Water treatment: ‘No one is above the law’

Thursday 20 August 2020 | Written by Rashneel Kumar | Published in Economy


Water treatment: ‘No one is above the law’
Te Vai Ora Maori acting chair Justine Matatoa Flanagan outside the High Court. 20081917

Threat of court action by opponents of chemical treatment of water supply.

Lobby group Te Vai Ora Maori is seeking legal help to challenge Government plans to chemically treat Rarotonga’s public water supply.

This follows their complaint against the regime in July, alleging it is allowing the dosing of public water supply with a chemical coagulant without a proper permit.

Justine Matatoa Flanagan, the acting chair of the group, yesterday said the case was not about the science of water treatment, “it’s about the regulatory process”.

“Calling the first six-months of operation a ‘trial’ does not permit the Cook Islands government to proceed with the use of polyaluminum chloride.”

The complaint from Te Vai Ora Maori, lodged with the National Environment Service, alleged the “Government has instructed contractors to begin dosing the public water supply with the coagulant polyaluminium chloride (PACl)”.

It also said the Government had not obtained the “required project permit” to allow such dosing. Polyaluminium chloride is used to make the fine particles settle out of raw water.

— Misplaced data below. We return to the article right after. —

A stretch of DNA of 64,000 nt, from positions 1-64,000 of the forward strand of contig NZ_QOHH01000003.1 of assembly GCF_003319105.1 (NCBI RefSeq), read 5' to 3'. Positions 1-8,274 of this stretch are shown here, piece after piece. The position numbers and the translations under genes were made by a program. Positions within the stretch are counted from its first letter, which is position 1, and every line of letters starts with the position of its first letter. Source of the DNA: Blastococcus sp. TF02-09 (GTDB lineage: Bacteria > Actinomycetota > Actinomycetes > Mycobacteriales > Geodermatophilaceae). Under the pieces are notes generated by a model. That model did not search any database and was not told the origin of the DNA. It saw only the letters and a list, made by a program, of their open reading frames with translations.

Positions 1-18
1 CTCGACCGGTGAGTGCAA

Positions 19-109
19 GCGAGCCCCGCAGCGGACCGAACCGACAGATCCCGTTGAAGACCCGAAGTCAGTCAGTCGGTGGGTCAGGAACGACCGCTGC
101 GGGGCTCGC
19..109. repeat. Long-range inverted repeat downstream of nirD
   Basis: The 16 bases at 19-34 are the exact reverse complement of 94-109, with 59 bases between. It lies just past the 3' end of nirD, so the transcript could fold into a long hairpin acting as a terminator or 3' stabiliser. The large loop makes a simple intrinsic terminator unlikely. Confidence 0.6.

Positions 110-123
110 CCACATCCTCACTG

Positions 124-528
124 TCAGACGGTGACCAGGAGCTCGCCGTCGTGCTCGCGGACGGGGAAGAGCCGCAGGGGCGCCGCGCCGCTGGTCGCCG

Deputy Prime Minister Mark Brown last night said: "Te Vai Ora are entitled to their right to protest."

"Our people are sick of dirty water and want clean water. Let’s provide that for them and let the protesters follow their own due process".

Brown earlier said they had not yet begun dosing the public water supply with the polyaluminium chloride.

They would follow due process by notifying the landowners before any dosing began, he added.

According to the National Environment Service, the permit for stage two construction of Te Mato Vai water project has been extended until July 2021.

However, Service director Nga Puna had earlier said the permit was not for the long-term options of water treatment, as “that would be a full EIA (Environmental Impact Assessment)”.

Justine Flanagan argues the trial is not an experiment in a lab. “Real waste, real streams, real people,” she said.

If convicted for proceeding without a permit, a body corporate is liable for a fine of $100,000, Flanagan said. There is also provision for a further fine of $10,000 for each day the offence continues, she added.

“There are 10 intakes – that’s 10 offences. We are seeing expert advice on whether the respondent should be the Cook Islands government, GHD, McConnell Dowell - or all three.

“No one is above the law, not even government. We have prepared a legal brief; and invite anyone interested to get in touch.”